“Make use of the power of the closed hand. It is declarer’s biggest edge. Try to lead from dummy as often as possible, even when there may appear at first sight to be little advantage.”

Tony Forrester
Tony Forrester

We have all faced the situation on many occasions. Dummy has x-x-x in a suit and leads to declarer’s king. We (over declarer) have A-x-x. Should we win or should we not?

If you win, declarer has K-Q-10 and now finesses against partner’s jack when he would almost certainly go wrong if his king had held, and, if we duck, declarer has K-x-x and needed one more trick for his contract!

Not exactly original, I agree, but that type of situation is a common variation on a theme which extends to many hands. It is the ‘tip of the iceberg.’ Consider these hands as declarer:

South deals and N/S Vulnerable

Spade SuitJ 10 7
Heart SuitA J 5
Diamond SuitA Q 6 2
club suitK 6 4
Spade Suit       
Heart Suit
Diamond Suit
club suit
Spade Suit
Heart Suit
Diamond Suit
club suit 
Spade SuitA K 10 6 2 
Heart SuitK 7
Diamond SuitA Q 
club suitK J 8 2

You are playing, not surprisingly, in 3NT and West leads the two of spades (fourth highest). Clearly the contract depends on the diamond suit which in technical terms should be tackled by cashing the ace, coming to hand and leading up to the queen.

However, a more practical way to play is to win the jack of spades at trick one, and lead a low diamond from dummy. East is obviously under pressure with K-x; he is unaware that the entire hand depends on the suit, and even with K-x-x he may be tempted to put up the king to play a spade through to partner’s supposed K-x-x-x.

 Sir Robson & Tony Forrester
Sir Andrew Robson & Tony Forrester

Now, hopefully, you are beginning to see a common thread. On both the above positions one opponent was forced to guess the holding of a suit in the closed hand without any real clue. That is the basis of my tip. Whenever you can, use the power of the closed hand.

In positions where you can be sure of the location of the high cards, then even more can be done. Try leading from K-10-x-x-x in dummy towards a low singleton in hand, if you are sure the ace is on your right. How can he tell you do not have a singleton queen? And even if he has the ace and queen you may get him to put up the queen, giving you a chance to ruff out J-x-x in his partner’s hand.

With K-Q-x-x-x opposite a void, don’t automatically lead the king for a ruffing finesse; it may be better to lead a low one first, testing your right-hand opponent; you may after all have a singleton jack and he may waste his ace. Also, if he plays low smoothly you have a good clue as to the location of the cards.

Be subtle also. Consider this:

North Deals Both Vul

Spade SuitQ
Heart SuitA K 4 2
Diamond SuitQ 7 3
club suitA 7 5 4 2
Spade Suit       
Heart Suit
Diamond Suit
club suit
Spade Suit
Heart Suit
Diamond Suit
club suit 
Spade SuitA 8 5 4 3 2 
Heart SuitJ 7
Diamond SuitK J 5 
club suitQ J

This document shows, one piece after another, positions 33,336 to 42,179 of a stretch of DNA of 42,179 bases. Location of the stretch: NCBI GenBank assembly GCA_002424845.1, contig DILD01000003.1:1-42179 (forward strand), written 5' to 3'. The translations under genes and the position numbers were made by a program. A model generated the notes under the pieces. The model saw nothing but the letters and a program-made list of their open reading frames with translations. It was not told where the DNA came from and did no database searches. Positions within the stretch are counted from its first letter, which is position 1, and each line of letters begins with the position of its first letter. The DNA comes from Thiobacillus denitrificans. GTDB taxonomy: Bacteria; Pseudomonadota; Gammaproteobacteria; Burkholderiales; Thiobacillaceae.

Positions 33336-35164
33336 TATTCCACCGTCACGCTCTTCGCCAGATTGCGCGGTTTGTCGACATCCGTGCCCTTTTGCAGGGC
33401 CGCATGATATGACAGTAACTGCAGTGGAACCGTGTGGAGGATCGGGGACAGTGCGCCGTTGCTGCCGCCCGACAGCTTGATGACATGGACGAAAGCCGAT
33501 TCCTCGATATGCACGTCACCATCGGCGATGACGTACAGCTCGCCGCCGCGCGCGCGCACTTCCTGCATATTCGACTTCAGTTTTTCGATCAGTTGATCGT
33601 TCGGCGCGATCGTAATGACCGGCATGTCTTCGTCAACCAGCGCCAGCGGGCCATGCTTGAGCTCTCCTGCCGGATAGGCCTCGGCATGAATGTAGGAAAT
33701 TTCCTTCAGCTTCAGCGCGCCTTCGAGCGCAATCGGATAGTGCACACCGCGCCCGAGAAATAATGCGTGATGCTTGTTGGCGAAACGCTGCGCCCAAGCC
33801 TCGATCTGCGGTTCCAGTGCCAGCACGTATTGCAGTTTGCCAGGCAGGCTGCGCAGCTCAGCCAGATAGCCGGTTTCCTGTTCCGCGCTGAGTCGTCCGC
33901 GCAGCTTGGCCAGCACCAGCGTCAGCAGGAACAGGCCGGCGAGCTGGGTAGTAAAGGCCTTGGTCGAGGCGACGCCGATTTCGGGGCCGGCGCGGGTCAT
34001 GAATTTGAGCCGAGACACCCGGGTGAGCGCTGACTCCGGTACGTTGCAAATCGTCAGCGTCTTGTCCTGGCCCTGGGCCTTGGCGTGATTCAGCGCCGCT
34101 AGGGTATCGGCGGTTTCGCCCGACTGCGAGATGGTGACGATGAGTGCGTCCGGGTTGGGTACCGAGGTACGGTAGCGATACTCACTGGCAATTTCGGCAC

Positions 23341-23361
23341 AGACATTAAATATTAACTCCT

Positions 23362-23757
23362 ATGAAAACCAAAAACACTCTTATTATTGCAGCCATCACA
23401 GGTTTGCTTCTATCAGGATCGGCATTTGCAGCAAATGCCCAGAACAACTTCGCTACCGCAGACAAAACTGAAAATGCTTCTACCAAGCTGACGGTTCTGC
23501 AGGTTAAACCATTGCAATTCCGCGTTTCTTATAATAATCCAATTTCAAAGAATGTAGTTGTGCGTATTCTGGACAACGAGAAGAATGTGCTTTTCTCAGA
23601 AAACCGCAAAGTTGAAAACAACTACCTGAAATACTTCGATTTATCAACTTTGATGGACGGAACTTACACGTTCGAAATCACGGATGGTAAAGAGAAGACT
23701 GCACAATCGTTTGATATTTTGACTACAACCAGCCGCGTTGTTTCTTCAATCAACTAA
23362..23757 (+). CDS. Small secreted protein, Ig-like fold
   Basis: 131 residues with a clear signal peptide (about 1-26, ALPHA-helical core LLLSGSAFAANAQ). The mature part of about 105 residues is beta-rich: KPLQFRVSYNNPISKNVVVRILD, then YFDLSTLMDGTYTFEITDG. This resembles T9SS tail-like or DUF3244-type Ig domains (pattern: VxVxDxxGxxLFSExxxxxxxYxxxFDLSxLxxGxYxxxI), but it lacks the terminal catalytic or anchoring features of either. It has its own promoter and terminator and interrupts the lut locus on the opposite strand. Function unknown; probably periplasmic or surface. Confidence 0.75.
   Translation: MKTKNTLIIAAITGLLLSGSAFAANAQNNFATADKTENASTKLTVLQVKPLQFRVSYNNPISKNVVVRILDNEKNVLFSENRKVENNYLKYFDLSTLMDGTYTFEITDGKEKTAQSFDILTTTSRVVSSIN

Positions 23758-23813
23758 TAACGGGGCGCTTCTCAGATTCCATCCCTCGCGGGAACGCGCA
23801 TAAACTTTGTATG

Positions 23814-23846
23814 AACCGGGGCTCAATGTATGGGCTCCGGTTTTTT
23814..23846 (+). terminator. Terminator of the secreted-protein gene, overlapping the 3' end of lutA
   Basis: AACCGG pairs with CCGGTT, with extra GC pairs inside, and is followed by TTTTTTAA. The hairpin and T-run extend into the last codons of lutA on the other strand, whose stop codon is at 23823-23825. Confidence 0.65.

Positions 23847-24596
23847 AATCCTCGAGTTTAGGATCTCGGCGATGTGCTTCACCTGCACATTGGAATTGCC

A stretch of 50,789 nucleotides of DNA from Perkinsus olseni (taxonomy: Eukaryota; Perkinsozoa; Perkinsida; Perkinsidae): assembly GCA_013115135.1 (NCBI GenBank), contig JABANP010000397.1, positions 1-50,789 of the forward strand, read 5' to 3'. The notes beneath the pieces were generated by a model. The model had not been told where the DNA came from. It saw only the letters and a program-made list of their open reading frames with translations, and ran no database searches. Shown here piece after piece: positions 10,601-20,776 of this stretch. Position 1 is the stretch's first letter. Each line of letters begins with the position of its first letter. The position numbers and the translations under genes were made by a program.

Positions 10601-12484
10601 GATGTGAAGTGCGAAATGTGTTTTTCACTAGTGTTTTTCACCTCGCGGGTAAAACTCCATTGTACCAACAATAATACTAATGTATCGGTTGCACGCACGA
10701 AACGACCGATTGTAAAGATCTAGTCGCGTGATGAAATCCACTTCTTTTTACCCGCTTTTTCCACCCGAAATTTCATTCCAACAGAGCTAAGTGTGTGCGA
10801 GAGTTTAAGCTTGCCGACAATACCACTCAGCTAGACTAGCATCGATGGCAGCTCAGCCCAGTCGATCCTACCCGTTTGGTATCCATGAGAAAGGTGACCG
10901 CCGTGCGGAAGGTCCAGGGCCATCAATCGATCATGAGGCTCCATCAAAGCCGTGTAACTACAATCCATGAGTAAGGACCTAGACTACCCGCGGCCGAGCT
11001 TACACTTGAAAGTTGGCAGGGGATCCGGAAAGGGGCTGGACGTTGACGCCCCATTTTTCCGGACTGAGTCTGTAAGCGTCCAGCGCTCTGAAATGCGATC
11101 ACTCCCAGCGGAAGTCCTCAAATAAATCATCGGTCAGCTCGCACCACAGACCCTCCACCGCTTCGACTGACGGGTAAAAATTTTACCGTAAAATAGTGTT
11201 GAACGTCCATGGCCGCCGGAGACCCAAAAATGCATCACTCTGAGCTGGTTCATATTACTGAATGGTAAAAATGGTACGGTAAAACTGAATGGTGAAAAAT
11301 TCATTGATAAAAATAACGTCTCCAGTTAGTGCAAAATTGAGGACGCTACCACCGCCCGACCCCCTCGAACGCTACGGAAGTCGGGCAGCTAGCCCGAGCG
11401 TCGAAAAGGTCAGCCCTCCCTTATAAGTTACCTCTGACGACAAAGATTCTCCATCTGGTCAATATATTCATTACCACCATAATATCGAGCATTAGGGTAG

In a recent pairs game I played this hand in four spades after a typical online casino sequence arriving at the wrong contract. A diamond to the ace and one back left me with the problem of how to broach the spades.

How would you play?

Andrew Robson, David Bakhshi, David Gold Tony Forrester
Andrew Robson, David Bakhshi, David Gold & Tony Forrester

First I won the king of diamonds, then crossed to dummy with a heart and led the queen of spades. East (with K-9-7) could not understand why I had gone to the apparent effort of crossing to dummy to lead spades unless I had something like A-J-10-x-x-x (he knew I had at least six).

So he ducked and I stole a trick. How could he tell what to do?

The answer was that he couldn’t. You have forced a guess by giving the impression of a different hand. Sometimes you set the defenders a problem which you may not have seen yourself. My final hand will hopefully illustrate exactly what I mean. Look at it from East’s point of view:

Spade SuitK 5 2
Heart SuitA 10 7
Diamond SuitA 7 5
club suit10 8 4 3 
Spade Suit       
Heart Suit 
Diamond Suit 
club suit 
Spade Suit10 9 6 4
Heart Suit8 4
Diamond SuitQ 10 6
club suitA 7 6 5 

The Auction:

West   North    East   South  
    2NT
Pass 4NT Pass 4NT   
Pass Pass Pass

Partner leads the seven of spades to dummy’s king, declarer following with the jack. A club from dummy goes to declarer’s king and partner’s two. Now the jack of hearts, two, ace, eight is followed by another club, and you?

Declarer appears to have: Spade SuitA Q J Heart Suit K Q J Diamond SuitK J x x club suitK Q 9

to make sense of the bidding and play, so you (as actually happened at the table) play low. However, the full hand is:

Spade Suit K 5 2
Heart Suit A 10 7
Diamond Suit A 7 5
club suit 10 8 4 3
Spade Suit 8 7 3     
Heart Suit 9 5 2
Diamond Suit J 9 3 2
club suit J 9 2
Spade Suit10 9 6 4
Heart Suit8 4
Diamond SuitQ 10 6
club suitA 7 6 5 
Spade SuitA Q J
Heart SuitK Q J 6 3
Diamond SuitK 8 4
club suitK Q

Declarer was just trying to duck a trick to attempt a squeeze or hope the jack of clubs was doubleton, but without really knowing why he arranged to lead clubs twice from dummy. His reward was obvious, but no one could blame East.